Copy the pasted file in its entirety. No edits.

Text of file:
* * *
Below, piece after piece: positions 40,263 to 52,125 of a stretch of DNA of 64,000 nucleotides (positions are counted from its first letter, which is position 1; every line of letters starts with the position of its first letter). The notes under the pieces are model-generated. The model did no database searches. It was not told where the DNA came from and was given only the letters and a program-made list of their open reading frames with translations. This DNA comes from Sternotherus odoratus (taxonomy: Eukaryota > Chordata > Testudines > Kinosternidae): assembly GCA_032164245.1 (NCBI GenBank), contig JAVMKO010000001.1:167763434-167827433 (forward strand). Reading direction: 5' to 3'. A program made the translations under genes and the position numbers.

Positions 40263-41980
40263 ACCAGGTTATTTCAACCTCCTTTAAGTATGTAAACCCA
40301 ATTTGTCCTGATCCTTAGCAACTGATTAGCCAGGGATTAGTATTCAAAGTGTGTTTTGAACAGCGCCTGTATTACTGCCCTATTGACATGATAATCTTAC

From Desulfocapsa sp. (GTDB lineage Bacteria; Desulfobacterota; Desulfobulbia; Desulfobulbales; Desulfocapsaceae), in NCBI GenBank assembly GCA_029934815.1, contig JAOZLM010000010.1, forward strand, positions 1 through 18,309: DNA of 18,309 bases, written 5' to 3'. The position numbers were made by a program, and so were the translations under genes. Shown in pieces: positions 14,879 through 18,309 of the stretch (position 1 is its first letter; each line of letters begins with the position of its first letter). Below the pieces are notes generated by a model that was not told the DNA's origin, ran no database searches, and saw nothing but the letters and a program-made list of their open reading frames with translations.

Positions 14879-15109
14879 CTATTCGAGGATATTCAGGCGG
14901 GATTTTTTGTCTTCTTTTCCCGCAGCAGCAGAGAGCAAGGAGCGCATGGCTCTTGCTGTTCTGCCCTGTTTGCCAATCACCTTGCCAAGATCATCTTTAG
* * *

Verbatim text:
Below, piece after piece: positions 40,263 to 52,125 of a stretch of DNA of 64,000 nucleotides (positions are counted from its first letter, which is position 1; every line of letters starts with the position of its first letter). The notes under the pieces are model-generated. The model did no database searches. It was not told where the DNA came from and was given only the letters and a program-made list of their open reading frames with translations. This DNA comes from Sternotherus odoratus (taxonomy: Eukaryota > Chordata > Testudines > Kinosternidae): assembly GCA_032164245.1 (NCBI GenBank), contig JAVMKO010000001.1:167763434-167827433 (forward strand). Reading direction: 5' to 3'. A program made the translations under genes and the position numbers.

Positions 40263-41980
40263 ACCAGGTTATTTCAACCTCCTTTAAGTATGTAAACCCA
40301 ATTTGTCCTGATCCTTAGCAACTGATTAGCCAGGGATTAGTATTCAAAGTGTGTTTTGAACAGCGCCTGTATTACTGCCCTATTGACATGATAATCTTAC

From Desulfocapsa sp. (GTDB lineage Bacteria; Desulfobacterota; Desulfobulbia; Desulfobulbales; Desulfocapsaceae), in NCBI GenBank assembly GCA_029934815.1, contig JAOZLM010000010.1, forward strand, positions 1 through 18,309: DNA of 18,309 bases, written 5' to 3'. The position numbers were made by a program, and so were the translations under genes. Shown in pieces: positions 14,879 through 18,309 of the stretch (position 1 is its first letter; each line of letters begins with the position of its first letter). Below the pieces are notes generated by a model that was not told the DNA's origin, ran no database searches, and saw nothing but the letters and a program-made list of their open reading frames with translations.

Positions 14879-15109
14879 CTATTCGAGGATATTCAGGCGG
14901 GATTTTTTGTCTTCTTTTCCCGCAGCAGCAGAGAGCAAGGAGCGCATGGCTCTTGCTGTTCTGCCCTGTTTGCCAATCACCTTGCCAAGATCATCTTTAG